Papers must be submitted in PDF format here.

Lightweight Double-Blind Reviewing Process

CAV 2016 will employ a lightweight double-blind reviewing process. This means that committee members will not have access to authors’ names or affiliations as they review a paper; however, authors’ names will be revealed once reviews have been submitted and online discussion has begun.

To facilitate this, submitted papers must adhere to two rules:

  1. author names and institutions must be omitted, and
  2. references to authors’ own related work should be in the third person (e.g., not “We build on our previous work …” but rather “We build on the work of …”).

The purpose of this process is to help the PC and external reviewers come to an initial judgement about the paper without bias, not to make it impossible for them to discover the authors if they were to try. Nothing should be done in the name of anonymity that weakens the submission or makes the job of reviewing the paper more difficult (e.g., important background references should not be omitted or anonymized). In addition, authors should feel free to disseminate their ideas or draft versions of their paper as they normally would. For instance, authors may post drafts of their papers on the web or give talks on their research ideas.

A document answering frequently asked questions about submissions and the double-blind review process can be found here.

Artifact Evaluation

Authors of accepted papers will be invited to submit their artifacts for evaluation by a special committee.


Swarat Chaudhuri, Rice University, USA
Azadeh Farzan, University of Toronto, Canada

CAV Award Committee
Ahmed Bouajjani (Chair), Univ. Paris Diderot (Paris 7)
Tom Ball , Microsoft Research
Kim G. Larsen, Aalborg University
Natarajan Shankar, SRI International

Program Committee
Rajeev Alur, University of Pennsylvania
Christel Baier, Technische Universität Dresden
Clark Barrett, New York University
Roderick Bloem, Graz University of Technology
Pavol Cerny, University of Colorado, Boulder
Adam Chlipala, MIT
Alessandro Cimatti, Fondazione Bruno Kessler
Loris D’Antoni, University of Wisconsin, Madison
Constantin Enea, Univ. Paris Diderot (Paris 7)
Javier Esparza, Technische Universität München
Kousha Etessami, University of Edinburgh
Susanne Graf, VERIMAG
Orna Grumberg, Technion
Franjo Ivancic, Google
Somesh Jha, University of Wisconsin, Madison
Ranjit Jhala, University of California, San Diego
Joost-Pieter Katoen, RWTH Aachen University
Zachary Kincaid, University of Toronto
Laura Kovacs, Chalmers University of Technology
Viktor Kuncak, EPFL
Marta Kwiatkowska, Oxford University
Shuvendu Lahiri, Microsoft Research
Akash Lal, Microsoft Research
Pete Manolios, Northeastern University
Kenneth McMillan, Microsoft Research
David Monniaux, VERIMAG
Kedar Namjoshi, Bell Labs, Alcatel-Lucent
David Parker, University of Birmingham
Corina Pasareneau, Carnegie Mellon Silicon Valley/NASA Ames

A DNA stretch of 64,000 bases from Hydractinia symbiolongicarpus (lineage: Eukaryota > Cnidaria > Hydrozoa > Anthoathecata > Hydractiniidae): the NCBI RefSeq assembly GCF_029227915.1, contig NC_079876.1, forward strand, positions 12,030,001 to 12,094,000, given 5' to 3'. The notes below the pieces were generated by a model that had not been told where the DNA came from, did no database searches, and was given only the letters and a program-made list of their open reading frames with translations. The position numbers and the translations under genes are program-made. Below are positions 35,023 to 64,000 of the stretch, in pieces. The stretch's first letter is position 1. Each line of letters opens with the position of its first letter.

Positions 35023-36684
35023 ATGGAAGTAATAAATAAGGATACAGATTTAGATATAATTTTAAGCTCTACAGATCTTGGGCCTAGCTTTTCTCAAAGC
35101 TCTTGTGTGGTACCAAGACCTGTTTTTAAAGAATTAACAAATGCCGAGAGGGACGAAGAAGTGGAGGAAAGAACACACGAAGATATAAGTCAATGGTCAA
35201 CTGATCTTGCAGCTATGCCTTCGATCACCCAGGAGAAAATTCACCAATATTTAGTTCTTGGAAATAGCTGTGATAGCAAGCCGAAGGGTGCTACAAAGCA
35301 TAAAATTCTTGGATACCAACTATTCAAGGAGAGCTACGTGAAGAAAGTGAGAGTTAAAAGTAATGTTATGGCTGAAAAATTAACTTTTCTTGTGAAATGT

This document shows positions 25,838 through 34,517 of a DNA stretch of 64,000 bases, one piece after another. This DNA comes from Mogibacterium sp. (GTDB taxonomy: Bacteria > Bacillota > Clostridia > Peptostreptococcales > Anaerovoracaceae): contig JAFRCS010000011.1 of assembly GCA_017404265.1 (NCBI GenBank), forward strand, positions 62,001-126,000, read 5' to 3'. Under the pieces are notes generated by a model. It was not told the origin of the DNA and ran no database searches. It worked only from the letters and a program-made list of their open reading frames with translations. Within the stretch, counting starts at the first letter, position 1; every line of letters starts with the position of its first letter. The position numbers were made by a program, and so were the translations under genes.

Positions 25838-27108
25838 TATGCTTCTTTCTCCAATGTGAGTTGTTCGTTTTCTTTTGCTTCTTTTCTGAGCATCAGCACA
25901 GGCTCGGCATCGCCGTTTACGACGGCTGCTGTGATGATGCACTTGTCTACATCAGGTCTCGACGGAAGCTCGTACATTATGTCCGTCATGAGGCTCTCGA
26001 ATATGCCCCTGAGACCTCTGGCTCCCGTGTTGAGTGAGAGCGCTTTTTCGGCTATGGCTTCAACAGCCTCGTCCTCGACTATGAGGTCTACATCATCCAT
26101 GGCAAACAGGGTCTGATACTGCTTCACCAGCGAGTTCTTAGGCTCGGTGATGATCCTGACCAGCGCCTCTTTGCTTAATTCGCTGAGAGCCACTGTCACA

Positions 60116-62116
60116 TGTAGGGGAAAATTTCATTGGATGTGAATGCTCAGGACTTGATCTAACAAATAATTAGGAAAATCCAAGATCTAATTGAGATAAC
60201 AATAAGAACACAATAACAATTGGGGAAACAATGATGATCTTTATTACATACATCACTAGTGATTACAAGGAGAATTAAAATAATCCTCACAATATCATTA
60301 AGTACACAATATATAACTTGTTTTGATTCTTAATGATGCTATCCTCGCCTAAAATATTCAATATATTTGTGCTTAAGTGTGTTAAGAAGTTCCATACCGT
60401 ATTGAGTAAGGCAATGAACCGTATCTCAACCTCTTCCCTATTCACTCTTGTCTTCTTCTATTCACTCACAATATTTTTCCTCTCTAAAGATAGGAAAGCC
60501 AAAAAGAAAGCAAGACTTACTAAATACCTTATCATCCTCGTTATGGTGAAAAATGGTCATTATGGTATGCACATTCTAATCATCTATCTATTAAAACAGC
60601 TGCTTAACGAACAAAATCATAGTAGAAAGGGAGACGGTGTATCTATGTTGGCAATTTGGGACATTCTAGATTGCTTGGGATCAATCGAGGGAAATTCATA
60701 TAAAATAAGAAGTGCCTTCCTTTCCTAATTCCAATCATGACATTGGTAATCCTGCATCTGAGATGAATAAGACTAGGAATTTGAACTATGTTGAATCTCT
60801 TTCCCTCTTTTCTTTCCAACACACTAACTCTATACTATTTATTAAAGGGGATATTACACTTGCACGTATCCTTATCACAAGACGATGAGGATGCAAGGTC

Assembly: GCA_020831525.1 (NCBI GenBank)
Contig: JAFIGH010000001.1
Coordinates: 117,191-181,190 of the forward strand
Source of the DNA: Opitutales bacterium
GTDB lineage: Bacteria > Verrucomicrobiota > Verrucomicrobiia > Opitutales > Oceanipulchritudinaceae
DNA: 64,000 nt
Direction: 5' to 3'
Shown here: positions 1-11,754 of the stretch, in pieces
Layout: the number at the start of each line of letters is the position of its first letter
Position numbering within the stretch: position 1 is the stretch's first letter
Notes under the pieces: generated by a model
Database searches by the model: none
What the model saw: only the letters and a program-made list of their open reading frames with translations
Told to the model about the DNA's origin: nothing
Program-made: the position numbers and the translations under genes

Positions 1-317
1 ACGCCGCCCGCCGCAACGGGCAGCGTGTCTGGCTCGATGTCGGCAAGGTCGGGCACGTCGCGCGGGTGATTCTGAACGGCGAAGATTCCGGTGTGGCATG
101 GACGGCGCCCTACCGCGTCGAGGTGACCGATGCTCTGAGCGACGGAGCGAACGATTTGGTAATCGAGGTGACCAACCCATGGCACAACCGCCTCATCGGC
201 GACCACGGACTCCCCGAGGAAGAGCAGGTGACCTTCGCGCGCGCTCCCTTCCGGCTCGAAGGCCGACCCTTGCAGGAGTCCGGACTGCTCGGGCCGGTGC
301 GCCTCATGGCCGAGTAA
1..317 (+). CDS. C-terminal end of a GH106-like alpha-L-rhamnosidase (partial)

Ruzica Piskac, Yale University
Andreas Podelski, University of Freiburg
Shaz Qadeer, Microsoft Research
Andrey Rybalchenko, Microsoft Research
Mooly Sagiv, Tel Aviv University
Sriram Sankaranarayanan, University of Colorado, Boulder
Sanjit Seshia, University of California, Berkeley
Natasha Sharygina, University of Lugano
Sharon Shoham, Academic College of Tel-Aviv Yaffo
Fabio Somenzi, University of Colorado, Boulder
Serdar Tasiran, Koç University
Mahesh Viswanathan, University of Illinois, Urbana-Champaign
Bow-Yaw Wang, Academia Sinica
Thomas Wies, New York University
Lenore Zuck, University of Illinois, Chicago

External Review Committee
Aws Albarghouthi, University of Wisconsin-Madison
Jade Alglave, University College London
Sagar Chaki, Software Engineering Institute, Carnegie Mellon University
Hana Chockler, King’s College London
Byron Cook, University College London and Amazon
Thao Dang, CNRS
Cezara Dragoi, INRIA
Deepak D’Souza, Indian Institute of Science
Pierre Ganty, IMDEA
Ganesh Gopalakrishnan, University of Utah
Arie Gurfinkel, Software Engineering Institute, Carnegie Mellon University
Jan Hoffman, Carnegie Mellon University
William Hung, Synopsys
Joxan Jaffer, National University of Singapore
Naoki Kobayashi, The University of Tokyo
Igor Konnov, Vienna University of Technology
Hillel Kugler, Bar-Ilan University
Rupak Majumdar, Max Planck Institute for Software Systems
Sayan Mitra, University of Illinois at Urbana Champaign
Peter Müller, ETH Zurich
Tim Nelson, Brown University
Jan Otop, University of Wrocław
Gennaro Parlato, University of Southampton
Madhusudan Parthasarathy, University of Illinois at Urbana Champaign
Doron Peled, Bar Ilan University
Pavithra Prabhakar, Kansas State University
Arjun Radhakrishna, University of Pennsylvania
Zvonimir Rakamaric, University of Utah
Nishant Sinha, IBM Research, Bangalore
Ana Sokolova, University of Salzburg
Armando Solar-Lezama, MIT
Viktor Vafeiadis, Max Planck Institute for Software Systems
Martin Vechev, ETH, Zurich
Helmut Veith, Vienna University of Technology
Willem Visser, Stellenbosch University
Tomas Vojnar, Brno University of Technology
Thomas Wahl, Northeastern University
Eran Yahav, Technion
Karen Yorav, IBM Haifa Research Lab
Greta Yorsh, Queen Mary University of London
Florian Zuleger, Vienna University of Technology

Workshop Chair
Zachary Kincaid, University of Toronto, Canada

Artifact Evaluation Chair
Aws Albarghouthi, University of Wisconsin, USA

Publicity Chair
Roopsha Samanta, IST, Austria

Sponsorship Chair
Pavol Cerny, University of Colorado, Boulder

Steering Committee
Michael Gordon, University of Cambridge, UK
Orna Grumberg, Technion, Israel
Aarti Gupta, Princeton University, USA
Kenneth McMillan, Microsoft Research, USA